Health costs in anthroposophic therapy users: a two-year prospective cohort study

BMC Health Serv Res. 2006 Jun 2;6:65. doi: 10.1186/1472-6963-6-65.


Background: Anthroposophic therapies (counselling, special medication, art, eurythmy movement, and rhythmical massage) aim to stimulate long-term self-healing processes, which theoretically could lead to a reduction of healthcare use. In a prospective two-year cohort study, anthroposophic therapies were followed by a reduction of chronic disease symptoms and improvement of quality of life. The purpose of this analysis was to describe health costs in users of anthroposophic therapies.

Methods: 717 consecutive outpatients from 134 medical practices in Germany, starting anthroposophic therapies for chronic diseases, participated in a prospective cohort study. We analysed direct health costs (anthroposophic therapies, physician and dentist consultations, psychotherapy, medication, physiotherapy, ergotherapy, hospital treatment, rehabilitation) and indirect costs (sick leave compensation) in the pre-study year and the first two study years. Costs were calculated from resource utilisation, documented by patient self-reporting. Data were collected from January 1999 to April 2003.

Results: Total health costs in the first study year (bootstrap mean 3,297 Euro; 95% confidence interval 95%-CI 3,157 Euro to 3,923 Euro) did not differ significantly from the pre-study year (3,186 Euro; 95%-CI 3,037 Euro to 3,711 Euro), whereas in the second year, costs (2,771 Euro; 95%-CI 2,647 Euro to 3,256 Euro) were significantly reduced by 416 Euro (95%-CI 264 Euro to 960 Euro) compared to the pre-study year. In each period hospitalisation and sick-leave together amounted to more than half of the total health costs. Anthroposophic therapies and medication amounted to 3%, 15%, and 8% of total health costs in the pre-study year, first year, and second study year, respectively. The cost reduction in the second year was largely accounted for by a decrease of inpatient hospitalisation, leading to a hospital cost reduction of 519 Euro (95%-CI 377 Euro to 904 Euro) compared to the pre-study year.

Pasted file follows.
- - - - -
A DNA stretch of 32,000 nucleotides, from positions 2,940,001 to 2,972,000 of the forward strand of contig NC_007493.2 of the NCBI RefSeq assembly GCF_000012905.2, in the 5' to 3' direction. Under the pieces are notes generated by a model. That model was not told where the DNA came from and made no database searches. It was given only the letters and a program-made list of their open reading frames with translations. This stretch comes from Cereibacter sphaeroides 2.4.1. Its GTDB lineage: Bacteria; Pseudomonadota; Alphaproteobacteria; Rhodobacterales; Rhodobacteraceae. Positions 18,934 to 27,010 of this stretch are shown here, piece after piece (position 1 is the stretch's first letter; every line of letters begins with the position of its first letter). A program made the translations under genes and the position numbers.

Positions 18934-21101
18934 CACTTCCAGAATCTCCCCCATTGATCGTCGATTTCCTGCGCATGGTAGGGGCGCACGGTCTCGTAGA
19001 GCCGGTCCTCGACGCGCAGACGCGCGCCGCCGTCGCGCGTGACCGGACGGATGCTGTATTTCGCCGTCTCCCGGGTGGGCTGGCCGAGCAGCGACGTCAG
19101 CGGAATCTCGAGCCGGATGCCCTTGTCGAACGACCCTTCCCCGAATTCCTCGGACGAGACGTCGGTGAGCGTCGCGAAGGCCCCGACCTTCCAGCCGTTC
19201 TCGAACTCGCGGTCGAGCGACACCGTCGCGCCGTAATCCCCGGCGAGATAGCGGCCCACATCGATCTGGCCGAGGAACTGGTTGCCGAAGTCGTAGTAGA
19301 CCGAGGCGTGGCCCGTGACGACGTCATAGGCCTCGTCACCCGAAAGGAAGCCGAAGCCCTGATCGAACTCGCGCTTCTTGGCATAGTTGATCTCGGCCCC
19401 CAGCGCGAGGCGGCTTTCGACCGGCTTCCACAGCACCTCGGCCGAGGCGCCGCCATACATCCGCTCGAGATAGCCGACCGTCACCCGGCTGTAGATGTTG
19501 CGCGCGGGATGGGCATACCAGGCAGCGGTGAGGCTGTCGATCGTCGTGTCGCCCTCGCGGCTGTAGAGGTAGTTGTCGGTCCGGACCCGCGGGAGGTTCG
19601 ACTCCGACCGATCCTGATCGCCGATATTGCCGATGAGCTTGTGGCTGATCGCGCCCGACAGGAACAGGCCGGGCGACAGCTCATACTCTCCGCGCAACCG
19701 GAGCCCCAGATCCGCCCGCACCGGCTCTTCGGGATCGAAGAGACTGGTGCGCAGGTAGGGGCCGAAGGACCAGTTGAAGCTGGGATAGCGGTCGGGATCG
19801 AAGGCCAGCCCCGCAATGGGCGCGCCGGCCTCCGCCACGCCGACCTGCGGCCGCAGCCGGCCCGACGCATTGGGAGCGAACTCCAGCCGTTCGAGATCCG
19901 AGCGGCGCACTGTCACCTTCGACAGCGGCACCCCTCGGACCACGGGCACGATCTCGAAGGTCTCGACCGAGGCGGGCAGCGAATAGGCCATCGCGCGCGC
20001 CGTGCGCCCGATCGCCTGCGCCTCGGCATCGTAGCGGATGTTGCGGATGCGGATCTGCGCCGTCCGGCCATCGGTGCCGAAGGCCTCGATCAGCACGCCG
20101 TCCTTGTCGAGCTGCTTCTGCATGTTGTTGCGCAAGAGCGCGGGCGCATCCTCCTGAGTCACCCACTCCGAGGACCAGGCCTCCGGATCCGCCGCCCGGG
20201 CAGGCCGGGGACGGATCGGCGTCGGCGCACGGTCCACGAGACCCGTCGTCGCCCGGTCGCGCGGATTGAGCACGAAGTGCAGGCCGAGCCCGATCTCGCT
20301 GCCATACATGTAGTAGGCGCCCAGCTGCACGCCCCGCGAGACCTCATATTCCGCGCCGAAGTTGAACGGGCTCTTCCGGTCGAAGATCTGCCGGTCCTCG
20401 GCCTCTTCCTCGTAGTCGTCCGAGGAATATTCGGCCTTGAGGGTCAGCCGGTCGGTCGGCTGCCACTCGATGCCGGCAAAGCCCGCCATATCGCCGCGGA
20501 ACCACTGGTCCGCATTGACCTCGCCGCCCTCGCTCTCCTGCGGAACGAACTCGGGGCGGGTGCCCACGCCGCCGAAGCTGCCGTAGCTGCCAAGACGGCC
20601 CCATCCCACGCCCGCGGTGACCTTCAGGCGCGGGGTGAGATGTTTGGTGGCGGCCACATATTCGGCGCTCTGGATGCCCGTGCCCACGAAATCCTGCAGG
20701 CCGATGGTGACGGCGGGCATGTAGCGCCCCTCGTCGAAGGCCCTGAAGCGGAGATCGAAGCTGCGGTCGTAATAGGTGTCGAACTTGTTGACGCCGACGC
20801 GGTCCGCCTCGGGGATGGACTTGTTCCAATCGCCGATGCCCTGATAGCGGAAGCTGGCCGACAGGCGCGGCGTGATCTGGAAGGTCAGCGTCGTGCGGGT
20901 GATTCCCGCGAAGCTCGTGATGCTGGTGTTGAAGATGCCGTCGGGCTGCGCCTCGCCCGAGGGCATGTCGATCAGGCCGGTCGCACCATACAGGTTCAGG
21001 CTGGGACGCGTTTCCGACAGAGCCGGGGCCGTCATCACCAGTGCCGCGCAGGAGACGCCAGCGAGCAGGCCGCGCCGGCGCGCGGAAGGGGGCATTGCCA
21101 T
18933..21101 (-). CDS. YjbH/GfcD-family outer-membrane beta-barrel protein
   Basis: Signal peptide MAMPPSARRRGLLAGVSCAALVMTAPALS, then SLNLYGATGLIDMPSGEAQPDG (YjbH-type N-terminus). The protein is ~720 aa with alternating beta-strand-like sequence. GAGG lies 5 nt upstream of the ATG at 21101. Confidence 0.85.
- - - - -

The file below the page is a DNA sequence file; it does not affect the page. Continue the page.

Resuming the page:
Conclusion: In patients starting anthroposophic therapies for chronic disease, total health costs did not increase in the first year, and were reduced in the second year. This reduction was largely explained by a decrease of inpatient hospitalisation. Within the limits of a pre-post design, study findings suggest that anthroposophic therapies are not associated with a relevant increase in total health costs.

Publication types

  • Research Support, Non-U.S. Gov't

MeSH terms

  • Adolescent
  • Adult
  • Aged
  • Anthroposophy*
  • Child
  • Child, Preschool
  • Chronic Disease / psychology
  • Chronic Disease / therapy*
  • Cohort Studies
  • Confidence Intervals
  • Female
  • Germany
  • Health Care Costs / statistics & numerical data*
  • Health Resources / economics
  • Health Resources / statistics & numerical data*
  • Health Services Research
  • Hospitalization / economics
  • Hospitalization / statistics & numerical data
  • Humans
  • Infant
  • Male
  • Middle Aged
  • Prospective Studies
  • Quality of Life*
  • Sick Leave / economics
  • Sick Leave / statistics & numerical data
  • Socioeconomic Factors
  • Utilization Review